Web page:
There’s a reason why I have a history category on my site, I love sharing about where I live and how it’s changed, re-shaped and grown over the years.

I think I’ve turned into a decent resource for West End history (although I’m constantly exploring and learning) but with over 20 other neighbourhoods in the city, there’s so much more to explore — this is where Jane’s Walk comes in.

Last May, Think City, along with 600-plus Vancouverites celebrated the legacy of urban activist and writer Jane Jacobs with a series of free walking tours called Jane’s Walks. Over 30 Jane’s Walks were held in neighbourhoods all over the city – from Strathcona to the West End, Commercial Drive to Kitsilano, the Renfrew Ravine to False Creek and including famed Vancouver landmarks such as Nat Bailey Stadium and Wreck Beach.

Each walk was hosted by a citizen who donated their time to bring stories, history and awareness to their place in our city. These hosts included such Vancouver notables as John Atkin, Gordon Price, Wendy Pederson and Ned Jacobs. The result was overwhelming enthusiasm on the part of Vancouverites, with many people attending multiple walks over the two days, despite the rain. Jane’s Walk is held simultaneously in 11 cities across the country and this past year was a first for Vancouver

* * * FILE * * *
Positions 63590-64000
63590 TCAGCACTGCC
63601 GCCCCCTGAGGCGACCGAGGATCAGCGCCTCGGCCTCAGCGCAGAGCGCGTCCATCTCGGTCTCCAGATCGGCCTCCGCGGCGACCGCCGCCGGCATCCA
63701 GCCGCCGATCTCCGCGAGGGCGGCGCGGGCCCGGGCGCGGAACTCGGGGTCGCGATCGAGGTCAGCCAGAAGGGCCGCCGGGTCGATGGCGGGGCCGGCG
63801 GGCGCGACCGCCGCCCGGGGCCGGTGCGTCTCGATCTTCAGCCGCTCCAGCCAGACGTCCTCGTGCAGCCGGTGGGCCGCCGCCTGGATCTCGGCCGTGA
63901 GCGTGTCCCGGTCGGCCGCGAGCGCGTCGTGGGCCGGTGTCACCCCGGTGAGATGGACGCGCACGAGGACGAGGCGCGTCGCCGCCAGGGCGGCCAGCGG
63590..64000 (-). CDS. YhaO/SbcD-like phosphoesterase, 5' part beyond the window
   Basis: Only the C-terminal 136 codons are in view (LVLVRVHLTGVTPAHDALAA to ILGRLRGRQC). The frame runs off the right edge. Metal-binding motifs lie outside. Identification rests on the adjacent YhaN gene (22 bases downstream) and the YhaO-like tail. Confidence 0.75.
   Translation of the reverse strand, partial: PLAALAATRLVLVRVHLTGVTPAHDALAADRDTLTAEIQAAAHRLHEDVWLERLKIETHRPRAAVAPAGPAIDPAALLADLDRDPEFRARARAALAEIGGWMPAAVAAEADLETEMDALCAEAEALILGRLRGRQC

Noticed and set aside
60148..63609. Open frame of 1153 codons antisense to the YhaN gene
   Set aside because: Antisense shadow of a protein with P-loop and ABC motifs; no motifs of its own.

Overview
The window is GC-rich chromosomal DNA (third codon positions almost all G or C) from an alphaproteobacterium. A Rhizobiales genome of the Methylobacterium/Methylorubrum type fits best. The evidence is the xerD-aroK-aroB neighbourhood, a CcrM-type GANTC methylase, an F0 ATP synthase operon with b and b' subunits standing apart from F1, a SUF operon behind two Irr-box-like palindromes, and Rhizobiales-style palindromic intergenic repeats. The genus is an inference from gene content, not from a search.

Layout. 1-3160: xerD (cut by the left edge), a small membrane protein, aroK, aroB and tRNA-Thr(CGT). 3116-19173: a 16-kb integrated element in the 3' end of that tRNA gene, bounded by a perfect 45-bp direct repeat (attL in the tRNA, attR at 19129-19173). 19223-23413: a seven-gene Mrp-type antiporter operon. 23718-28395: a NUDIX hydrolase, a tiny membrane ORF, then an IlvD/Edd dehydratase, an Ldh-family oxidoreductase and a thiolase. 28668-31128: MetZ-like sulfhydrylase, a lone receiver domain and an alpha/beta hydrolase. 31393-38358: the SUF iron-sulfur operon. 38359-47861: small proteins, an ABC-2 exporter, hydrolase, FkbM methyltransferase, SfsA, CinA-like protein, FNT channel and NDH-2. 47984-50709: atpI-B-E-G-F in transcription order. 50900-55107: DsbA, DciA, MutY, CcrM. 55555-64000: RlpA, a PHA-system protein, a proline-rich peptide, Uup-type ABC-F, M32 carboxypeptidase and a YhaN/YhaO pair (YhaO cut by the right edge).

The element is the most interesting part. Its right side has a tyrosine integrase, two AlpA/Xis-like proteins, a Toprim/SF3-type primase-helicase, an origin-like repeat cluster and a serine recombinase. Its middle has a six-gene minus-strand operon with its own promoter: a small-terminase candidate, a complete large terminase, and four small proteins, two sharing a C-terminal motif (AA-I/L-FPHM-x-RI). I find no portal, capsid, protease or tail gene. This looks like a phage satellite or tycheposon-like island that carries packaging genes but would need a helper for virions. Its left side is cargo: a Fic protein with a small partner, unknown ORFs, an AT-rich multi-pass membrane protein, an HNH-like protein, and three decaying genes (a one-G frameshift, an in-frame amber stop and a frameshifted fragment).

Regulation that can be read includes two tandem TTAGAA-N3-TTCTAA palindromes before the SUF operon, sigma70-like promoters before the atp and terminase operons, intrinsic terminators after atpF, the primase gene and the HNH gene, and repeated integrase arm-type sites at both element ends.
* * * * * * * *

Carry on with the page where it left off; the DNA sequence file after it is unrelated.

This year citizen volunteers will have the opportunity to lead a walk in their community, sharing their personal history tidbits or where you can find the best cup of coffee or even explaining the differences between Kerrisdale and Marpole, or the Downtown Eastside and the Downtown Lower Eastside. The walks will take place the first weekend in May, and you can find all the details here.

Leading up to the walks there will be a fundraiser called “Vancouver Stories” at Heritage Hall on Main Street March 19th at 7:00pm, tickets are $50 each and can be purchased through Think City.

It’s a cocktail party and silent auction hosted by Bill Richardson of the CBC and will also feature Andreas Schroeder, Shirley Chan and Vancouver history guru John Atkin.

If you would like to attend this party please leave a comment below including a small note about your own neighbourhood or perhaps if you lead a walk, where you would go. I’ll select a winner who will get a ticket to the cocktail party and I’ll also try and expand on their note in a dedicated blog post about their neighbourhood.

Update March 12, 2009 – the winner of the ticket to Vancouver Stories is Jen B